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OC couple has been married 71 years and, together, beat the coronavirus

When he goes out, which is rare these days, he catches himself muttering to passersby.

“Wear a mask,” the elderly man grumbles to the maskless in his Huntington Beach retirement community.

His wife of 71 years keeps her mouth shut, which is not something she often does.



“If they’re so stupid not to wear a mask, I’m not going to tell them,” she says. “They don’t know how serious it is.”

Meet Sam and Edith Gollay, extenders of life, defeaters of the coronavirus and experts on how to stay together for more than seven decades. Sam is 98. Edith is 92. They were married in 1949 during the Truman administration. They have been married longer than Bill Murray, Stevie Wonder, Rush Limbaugh and Jill Biden have been alive.

They were married before the invention of the credit card, super glue, the microchip, the Barbie doll and the polio vaccine.

“We are survivors,” Sam said, wearing his World War II Naval Air Force veteran’s cap. He was a field mechanic stationed at Pearl Harbor (after the base was bombed by the Japanese) until the end of the war in 1945.

Here’s a quick secret to long life, according to Sam.

“Luck,” he said, and he meant it. He considers himself the luckiest man on the face of the earth. He’s beaten cancer five times.

“FIVE TIMES,” he yells. “Four gall bladders and one colon.”

And that’s just the start.

Just wait until you hear the one about how he hurt his foot.

Best thing that ever happened to him … aside from meeting Edith.

Fortunate accident

Sam Gollay grew up in the shadows of Chicago.

Born in 1922, during the Warren G. Harding adminstration, Sam lived through the Great Depression, Prohibition and the rise of Chicago gangster Al Capone.

Sam made his career as a haberdasher, which is an old-timey way of saying he sold men’s clothing. He owned a store with his brother. But that’s getting ahead of the story just a bit.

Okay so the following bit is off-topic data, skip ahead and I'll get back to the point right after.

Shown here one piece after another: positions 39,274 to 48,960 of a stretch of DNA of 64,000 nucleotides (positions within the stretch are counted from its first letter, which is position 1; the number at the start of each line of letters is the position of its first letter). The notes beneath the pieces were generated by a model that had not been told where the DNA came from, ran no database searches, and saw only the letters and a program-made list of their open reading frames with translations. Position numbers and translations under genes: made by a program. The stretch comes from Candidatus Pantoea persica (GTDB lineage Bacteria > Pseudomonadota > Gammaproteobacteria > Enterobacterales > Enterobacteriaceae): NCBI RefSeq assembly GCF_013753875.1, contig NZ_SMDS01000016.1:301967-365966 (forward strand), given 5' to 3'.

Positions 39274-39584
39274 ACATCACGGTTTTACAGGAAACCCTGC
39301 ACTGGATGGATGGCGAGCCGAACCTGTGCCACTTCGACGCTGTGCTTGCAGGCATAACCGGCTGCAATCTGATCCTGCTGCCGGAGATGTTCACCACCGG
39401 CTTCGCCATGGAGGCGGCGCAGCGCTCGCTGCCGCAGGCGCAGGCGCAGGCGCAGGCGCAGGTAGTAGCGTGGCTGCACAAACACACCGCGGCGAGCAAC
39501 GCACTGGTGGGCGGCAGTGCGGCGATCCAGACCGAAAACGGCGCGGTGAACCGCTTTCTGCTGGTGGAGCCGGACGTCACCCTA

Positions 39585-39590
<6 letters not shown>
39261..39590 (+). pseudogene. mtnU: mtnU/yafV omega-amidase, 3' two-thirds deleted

When he was a kid, he said, he didn’t have much ambition. All he thought about was going to war.

In 1942, several months after Japan bombed Pearl Harbor and the U.S. entered World War II, Sam became a member of the Naval Air Force. He seemed destined for duty in the Pacific theater, on an aircraft carrier.

But during training on an obstacle course, he hurt his foot.

The injury lingered, and he walked with a limp.

And he was not assigned to a forward position on an aircraft carrier.

Luck, he said.

“The people in the forward positions got killed,” he said.

Limping, he was assigned to repair motors at Pearl Harbor, Haleiwa and Barbers Point. He came home on a hospital ship, which was heavenly if your injuries weren’t catastrophic, like Sam Gollay.

When he returned to Illinois – the very next day – he started at DePaul University, where he studied marketing. It wasn’t long before he and his brother opened Gollay Men’s Shop in Maywood, Illinois.

‘Better get used to me’

In 1948, Sam Gollay was vacationing at Pine Point, a camp in Wisconsin, when he noticed a girl.

He admired her curves, he said, as she walked past. He didn’t know her name or her history.  Edith had survived polio. She was a tough cookie.

Sam chased Edith down and said, “Please stop.” When she asked him why, he said, “You’re the girl I’m going to marry. You better get used to me.”

It was love at first sight, he said.

“Not for me,” Edith said.

Edith said he asked her to take a ride in his car. She didn’t know many young men with cars, so she agreed.

They started talking.